How global supply chain disruptions have caught out central banks in 2021

Stephen Bennie

Castle Point Funds

This year has seen a series of unusual price moves in many different asset classes, energy prices have soared, and of course, cryptocurrency has been all over the place. 

But one of the most striking moves is the cost of shipping goods around the globe, which has essentially gone stratospheric in 2021. The Baltic Dry Index which takes into account 23 different shipping routes carrying coal, iron ore, grains and many other commodities, rose from circa 1,000 to over 5,500 over the course of this year. To put that in context, that index has been calculated for over 35 years, since 1985, where it started at 1,000. Further context is that this year alone, the largest shipping company in the world, the Danish company A.P. Moller – Maersk, will generate more free cash flow - US$15 billion - than it managed to cumulatively generate in its previous 20 years of operations.

That surge in free cash flow generated by AP Moller – Maersk is a function of the rise in the cost of shipping containers as well as commodities. The index below is one of a series calculated by Drewry, a supply chain advisor, that tracks the cost of shipping containers across the major global routes. The one shown here tracks the cost of shipping containers from Shanghai to Los Angeles. It clearly shows that while 2020 saw an upside breakout from the previous range, as the cost per container rose above $2,500 for the first time, 2021 is when the price per container really soared, touching $12,000 per container.  

Cost of shipping a 40-ft container from Shanghai to Los Angeles

It should be noted that the cost of shipping a container in the opposite direction, from Los Angeles to Shanghai, is a fraction of the cost, at US$1,300. While loaded containers head to the USA, it is typically empty containers that make the return trip, as goods flow from Chinese factories to American consumers, with not much heading the other way. Clearly, there has been a significant shift in the supply-demand dynamic between Chinese factories and those American consumers. 

And it’s not just American consumers, the cost of shipping containers to Europe has also skyrocketed. Demand has risen for goods as the ability for consumers to spend money on services has diminished. Virus related lockdowns have seen consumers across the globe unable to dine out or travel and subsequently shift more of their spending to goods. And the dramatic rise in the cost of shipping is a clear indication that there was not enough spare capacity for the increase in global demand for goods.

That shift and subsequent step up in demand also caught out retailers, manufacturers, and suppliers alike. In recent decades there has been an unrelenting drive to run businesses with ever-lower levels of inventory. 

Just-in-time inventory management makes for efficient businesses both operationally and financially. However just-in-time doesn’t function well when demand surges and inventory is sucked up and suddenly every business is frantically trying to restock. The resulting scramble for supply chain capacity further compounded the situation.

This remarkable increase in the demand for the shipping of goods has been further exacerbated by air freight capacity dropping. Air cargo capacity, an important part of the global supply chain, has dropped by nearly 50% since the arrival of virus restrictions. 

That is because around half of all air cargo used to travel in the belly of passenger planes. With that effectively gone, the pressure on shipping capacity has never been higher. And that was before the captain of the Ever Given container ship had a booboo in the Suez canal, further stressing global supply chains.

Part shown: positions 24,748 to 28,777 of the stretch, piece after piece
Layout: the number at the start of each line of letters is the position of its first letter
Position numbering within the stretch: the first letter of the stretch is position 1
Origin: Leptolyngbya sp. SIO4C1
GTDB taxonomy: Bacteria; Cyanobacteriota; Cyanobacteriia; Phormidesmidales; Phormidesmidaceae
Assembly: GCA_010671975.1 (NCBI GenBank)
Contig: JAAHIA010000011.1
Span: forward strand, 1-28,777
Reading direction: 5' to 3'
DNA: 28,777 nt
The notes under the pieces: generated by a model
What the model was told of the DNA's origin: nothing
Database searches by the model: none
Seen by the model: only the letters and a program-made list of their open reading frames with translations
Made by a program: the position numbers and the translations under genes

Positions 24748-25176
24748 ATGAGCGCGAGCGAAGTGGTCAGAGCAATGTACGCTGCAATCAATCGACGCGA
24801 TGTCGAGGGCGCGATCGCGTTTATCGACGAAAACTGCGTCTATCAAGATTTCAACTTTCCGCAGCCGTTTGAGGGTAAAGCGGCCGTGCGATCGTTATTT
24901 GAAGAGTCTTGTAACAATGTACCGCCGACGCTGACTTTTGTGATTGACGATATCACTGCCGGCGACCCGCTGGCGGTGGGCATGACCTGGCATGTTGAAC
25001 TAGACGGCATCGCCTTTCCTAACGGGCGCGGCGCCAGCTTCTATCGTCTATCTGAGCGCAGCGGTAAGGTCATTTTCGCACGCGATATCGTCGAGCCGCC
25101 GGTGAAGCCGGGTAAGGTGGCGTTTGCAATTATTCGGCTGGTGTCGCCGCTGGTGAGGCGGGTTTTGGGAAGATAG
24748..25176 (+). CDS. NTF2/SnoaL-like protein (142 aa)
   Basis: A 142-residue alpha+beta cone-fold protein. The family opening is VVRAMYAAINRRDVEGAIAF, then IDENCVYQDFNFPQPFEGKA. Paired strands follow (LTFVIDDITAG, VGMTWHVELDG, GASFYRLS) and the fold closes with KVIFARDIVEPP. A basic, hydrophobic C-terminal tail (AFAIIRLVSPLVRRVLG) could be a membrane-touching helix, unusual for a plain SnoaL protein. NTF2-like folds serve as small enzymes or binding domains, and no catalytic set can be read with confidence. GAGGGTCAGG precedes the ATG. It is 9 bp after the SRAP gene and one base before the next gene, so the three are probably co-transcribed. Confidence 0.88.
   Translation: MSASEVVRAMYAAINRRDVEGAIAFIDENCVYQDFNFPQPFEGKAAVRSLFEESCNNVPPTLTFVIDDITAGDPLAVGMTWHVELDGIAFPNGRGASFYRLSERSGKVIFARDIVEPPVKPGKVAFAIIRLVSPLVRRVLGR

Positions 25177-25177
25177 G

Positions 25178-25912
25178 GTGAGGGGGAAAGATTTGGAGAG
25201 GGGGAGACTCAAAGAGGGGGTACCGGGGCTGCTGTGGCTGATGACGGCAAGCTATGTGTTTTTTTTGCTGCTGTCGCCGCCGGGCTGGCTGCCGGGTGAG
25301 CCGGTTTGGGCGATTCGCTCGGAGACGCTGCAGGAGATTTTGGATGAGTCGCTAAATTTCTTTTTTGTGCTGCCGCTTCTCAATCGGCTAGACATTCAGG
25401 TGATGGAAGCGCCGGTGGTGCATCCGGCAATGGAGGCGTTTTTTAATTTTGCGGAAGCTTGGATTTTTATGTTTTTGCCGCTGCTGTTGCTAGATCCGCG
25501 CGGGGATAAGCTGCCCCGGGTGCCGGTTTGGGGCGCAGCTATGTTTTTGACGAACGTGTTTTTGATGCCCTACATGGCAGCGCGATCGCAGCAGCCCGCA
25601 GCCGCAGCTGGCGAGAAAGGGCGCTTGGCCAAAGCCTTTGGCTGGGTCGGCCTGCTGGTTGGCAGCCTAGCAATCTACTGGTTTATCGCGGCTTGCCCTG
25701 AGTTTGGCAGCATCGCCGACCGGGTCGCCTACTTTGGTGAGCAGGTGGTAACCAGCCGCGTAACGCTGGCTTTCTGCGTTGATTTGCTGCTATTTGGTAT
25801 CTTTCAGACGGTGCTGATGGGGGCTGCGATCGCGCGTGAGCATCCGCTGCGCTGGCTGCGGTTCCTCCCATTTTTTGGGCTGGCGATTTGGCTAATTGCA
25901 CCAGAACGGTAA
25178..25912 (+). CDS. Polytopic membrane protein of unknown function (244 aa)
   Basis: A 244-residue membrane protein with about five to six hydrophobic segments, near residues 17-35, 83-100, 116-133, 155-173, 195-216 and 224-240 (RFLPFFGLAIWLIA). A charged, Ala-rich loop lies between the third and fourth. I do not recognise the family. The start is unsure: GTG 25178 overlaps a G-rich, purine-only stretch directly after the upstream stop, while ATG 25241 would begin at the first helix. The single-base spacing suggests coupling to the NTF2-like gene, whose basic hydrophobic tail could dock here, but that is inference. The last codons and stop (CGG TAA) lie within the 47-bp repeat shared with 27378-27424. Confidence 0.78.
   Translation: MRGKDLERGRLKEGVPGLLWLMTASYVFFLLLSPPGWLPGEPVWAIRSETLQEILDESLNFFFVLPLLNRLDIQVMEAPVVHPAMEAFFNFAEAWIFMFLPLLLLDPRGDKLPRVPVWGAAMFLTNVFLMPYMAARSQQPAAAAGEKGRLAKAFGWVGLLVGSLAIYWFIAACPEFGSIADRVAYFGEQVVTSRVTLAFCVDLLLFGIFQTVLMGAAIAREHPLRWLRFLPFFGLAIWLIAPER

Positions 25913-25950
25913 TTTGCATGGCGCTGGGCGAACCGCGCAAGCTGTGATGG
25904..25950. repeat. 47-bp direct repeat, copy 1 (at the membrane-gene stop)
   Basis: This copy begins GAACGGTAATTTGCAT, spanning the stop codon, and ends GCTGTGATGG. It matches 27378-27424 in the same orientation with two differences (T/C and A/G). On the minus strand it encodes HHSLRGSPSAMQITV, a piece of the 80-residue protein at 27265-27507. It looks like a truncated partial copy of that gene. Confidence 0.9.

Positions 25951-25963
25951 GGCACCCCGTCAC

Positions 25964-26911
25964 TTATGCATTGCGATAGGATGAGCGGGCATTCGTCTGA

There have been numerous knock-on effects of these disruptions. For example, Home Depot and Costco have started to charter their own container ships to have guaranteed capacity. There are long delays for low margin bulky goods, such as sofas and chairs, which are often not worth shipping due to the current high cost. In October the US Postal Service stopped accepting parcels for delivery to over 20 difficult and expensive to reach countries, including New Zealand. 

But the biggest impact on the global economy is the part this disruption has played in making inflation in 2021 higher and less transitory than central banks had hoped it would be.

As surely as night follows day, capital is attracted to an industry that is seeing excessive profits. A.P. Moller – Maersk will surely use current excess profits to build more ships, as will its competitors, and new entrants may be attracted. However, the reality is that it takes time for that response to result in additional ships in the ocean and a lower equilibrium in prices to emerge. And in due course consumers will likely spend more on services as restrictions ease, albeit the delta variant has delayed that process. But in the meantime, the current supply chain distortions continue to play a part in elevated prices for goods and commodities around the world and in the process give central banks a real headache. 

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Castle Point has taken all reasonable care in the preparation of these articles, however accepts no responsibility for any errors or omissions contained within. Past performance is not necessarily an indication of future performance. Opinions expressed in these articles are our view as at the date of issue and may change

Stephen Bennie
Partner
Castle Point Funds

Stephen has over 25 yrs investment experience & co-founded Castle Point, a NZ boutique fund manager, in 2013. Prior to that he worked at funds management companies in Auckland, London & Edinburgh. Castle Point WINNER FundSource Boutique Manager 2019

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